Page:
Unconventional funerals are gaining traction! Why is it a great idea to ‘step away from the norm’ when you’re planning a funeral?
Here’s a look at some of the reasons to resist choosing a conventional funeral format.
Traditional funerals, both burials and cremations do not always help our increasingly fragile environment. Being buried in a hardwood coffin with metal handles and embellished with brass name plates, for example, can’t be helpful. Our newfound understanding of this and our determination to raise our environmental game is a massive incentive to find different ways of saying farewell to the earthly remains of our loved ones.
Since the COVID-19 restrictions started to lift, I have been meeting people who want to have fun when they celebrate the life of someone who is no longer with them. That doesn’t necessarily mean it has to be slapstick fun, although I have heard of themed funerals such as Star Wars and Disney characters. My families so far seem more keen on hearing amusing anecdotes and relevant music which paint a picture of the deceased. This often means that several people other than myself will take to the lectern to tell a story or recite a poem they have written themselves. All this helps towards the personalising of a ceremony.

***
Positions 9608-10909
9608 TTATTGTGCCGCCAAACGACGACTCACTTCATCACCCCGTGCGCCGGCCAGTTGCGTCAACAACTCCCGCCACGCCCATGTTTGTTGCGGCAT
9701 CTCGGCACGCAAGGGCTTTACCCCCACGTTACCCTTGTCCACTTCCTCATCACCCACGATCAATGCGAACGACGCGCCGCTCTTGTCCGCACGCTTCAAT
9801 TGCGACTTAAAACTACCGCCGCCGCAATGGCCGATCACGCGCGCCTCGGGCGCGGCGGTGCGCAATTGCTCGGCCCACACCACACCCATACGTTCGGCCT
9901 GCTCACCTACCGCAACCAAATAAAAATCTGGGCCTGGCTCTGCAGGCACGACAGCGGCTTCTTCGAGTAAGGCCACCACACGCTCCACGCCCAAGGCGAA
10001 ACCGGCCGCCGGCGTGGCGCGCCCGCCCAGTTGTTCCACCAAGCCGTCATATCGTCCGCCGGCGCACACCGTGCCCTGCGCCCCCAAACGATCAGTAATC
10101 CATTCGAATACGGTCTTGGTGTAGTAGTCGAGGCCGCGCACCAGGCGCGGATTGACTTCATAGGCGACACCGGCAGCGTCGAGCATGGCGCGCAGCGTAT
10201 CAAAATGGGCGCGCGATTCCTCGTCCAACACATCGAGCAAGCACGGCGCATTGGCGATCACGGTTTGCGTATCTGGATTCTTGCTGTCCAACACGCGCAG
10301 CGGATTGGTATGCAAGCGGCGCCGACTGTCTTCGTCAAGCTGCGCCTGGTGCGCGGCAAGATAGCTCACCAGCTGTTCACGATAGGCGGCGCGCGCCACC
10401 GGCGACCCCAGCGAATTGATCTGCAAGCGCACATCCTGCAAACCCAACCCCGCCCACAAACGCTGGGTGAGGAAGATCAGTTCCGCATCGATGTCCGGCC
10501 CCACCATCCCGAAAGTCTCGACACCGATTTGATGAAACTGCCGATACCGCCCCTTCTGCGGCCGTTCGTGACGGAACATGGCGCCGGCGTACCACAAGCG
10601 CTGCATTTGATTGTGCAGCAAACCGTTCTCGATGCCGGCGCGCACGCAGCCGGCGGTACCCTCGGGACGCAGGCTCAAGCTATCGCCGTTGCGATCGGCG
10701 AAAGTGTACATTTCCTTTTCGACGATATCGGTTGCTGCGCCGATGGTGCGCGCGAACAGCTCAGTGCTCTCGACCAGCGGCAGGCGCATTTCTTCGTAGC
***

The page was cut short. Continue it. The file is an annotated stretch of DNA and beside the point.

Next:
We have surely all sat through dull and dreary funerals which lack inspiration and which fail to inspire any feelings other than boredom. Certainly forty years ago, celebrants were relatively unheard of in the UK. Funerals usually took a traditional form, hymns were sung and prayers were said. These can still be used today but in my services at Caroline James Farewells & Funerals, they are very rarely requested. So many wonderful songs have been written which often touch the heart and honour memories in a far more personal way than a generic hymn.
Cost is always a talking point in the funeral industry and there are now many options available to people to reduce prices. At Caroline James Farewells & Funerals, I personally am a fan of direct cremation although this process still contributes to environmental damage by leaving what is known as a carbon footprint. It certainly is far cheaper an option so that more money is then available to fund a really special farewell celebration of life. However, we have to remember that having a safe space to air our grief and pain is also necessary to help us move forward.
There can be little doubt that a natural burial presents the best option for our beloved planet, using a simple biodegradable shroud or a lightweight wicker basket. Only then can we truly return to nature, return from whence we came, without causing further damage. This seems to me to be the future.